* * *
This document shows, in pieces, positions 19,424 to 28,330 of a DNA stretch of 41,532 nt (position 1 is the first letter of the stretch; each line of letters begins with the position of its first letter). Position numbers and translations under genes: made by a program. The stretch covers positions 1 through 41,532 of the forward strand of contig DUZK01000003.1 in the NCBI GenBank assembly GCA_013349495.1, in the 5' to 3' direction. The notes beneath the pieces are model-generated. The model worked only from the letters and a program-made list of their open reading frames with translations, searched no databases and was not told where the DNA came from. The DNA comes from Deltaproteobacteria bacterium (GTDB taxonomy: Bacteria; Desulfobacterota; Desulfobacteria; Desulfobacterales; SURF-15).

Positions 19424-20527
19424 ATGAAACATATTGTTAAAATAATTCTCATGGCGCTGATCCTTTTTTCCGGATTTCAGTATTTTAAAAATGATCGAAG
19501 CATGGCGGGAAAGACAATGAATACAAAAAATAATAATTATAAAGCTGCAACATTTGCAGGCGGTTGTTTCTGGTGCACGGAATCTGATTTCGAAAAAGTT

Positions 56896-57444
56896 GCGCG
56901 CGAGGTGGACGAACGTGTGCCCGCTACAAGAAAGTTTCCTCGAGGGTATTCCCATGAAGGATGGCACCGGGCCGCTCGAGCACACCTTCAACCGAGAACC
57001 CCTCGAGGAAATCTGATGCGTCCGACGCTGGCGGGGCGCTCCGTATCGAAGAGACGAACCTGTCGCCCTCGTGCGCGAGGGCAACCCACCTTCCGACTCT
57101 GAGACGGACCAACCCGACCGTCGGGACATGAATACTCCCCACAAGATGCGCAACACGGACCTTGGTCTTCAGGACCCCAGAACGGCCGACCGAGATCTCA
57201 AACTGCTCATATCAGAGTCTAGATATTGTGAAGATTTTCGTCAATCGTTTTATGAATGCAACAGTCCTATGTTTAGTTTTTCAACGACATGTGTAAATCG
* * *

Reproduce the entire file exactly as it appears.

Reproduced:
This document shows, in pieces, positions 19,424 to 28,330 of a DNA stretch of 41,532 nt (position 1 is the first letter of the stretch; each line of letters begins with the position of its first letter). Position numbers and translations under genes: made by a program. The stretch covers positions 1 through 41,532 of the forward strand of contig DUZK01000003.1 in the NCBI GenBank assembly GCA_013349495.1, in the 5' to 3' direction. The notes beneath the pieces are model-generated. The model worked only from the letters and a program-made list of their open reading frames with translations, searched no databases and was not told where the DNA came from. The DNA comes from Deltaproteobacteria bacterium (GTDB taxonomy: Bacteria; Desulfobacterota; Desulfobacteria; Desulfobacterales; SURF-15).

Positions 19424-20527
19424 ATGAAACATATTGTTAAAATAATTCTCATGGCGCTGATCCTTTTTTCCGGATTTCAGTATTTTAAAAATGATCGAAG
19501 CATGGCGGGAAAGACAATGAATACAAAAAATAATAATTATAAAGCTGCAACATTTGCAGGCGGTTGTTTCTGGTGCACGGAATCTGATTTCGAAAAAGTT

Positions 56896-57444
56896 GCGCG
56901 CGAGGTGGACGAACGTGTGCCCGCTACAAGAAAGTTTCCTCGAGGGTATTCCCATGAAGGATGGCACCGGGCCGCTCGAGCACACCTTCAACCGAGAACC
57001 CCTCGAGGAAATCTGATGCGTCCGACGCTGGCGGGGCGCTCCGTATCGAAGAGACGAACCTGTCGCCCTCGTGCGCGAGGGCAACCCACCTTCCGACTCT
57101 GAGACGGACCAACCCGACCGTCGGGACATGAATACTCCCCACAAGATGCGCAACACGGACCTTGGTCTTCAGGACCCCAGAACGGCCGACCGAGATCTCA
57201 AACTGCTCATATCAGAGTCTAGATATTGTGAAGATTTTCGTCAATCGTTTTATGAATGCAACAGTCCTATGTTTAGTTTTTCAACGACATGTGTAAATCG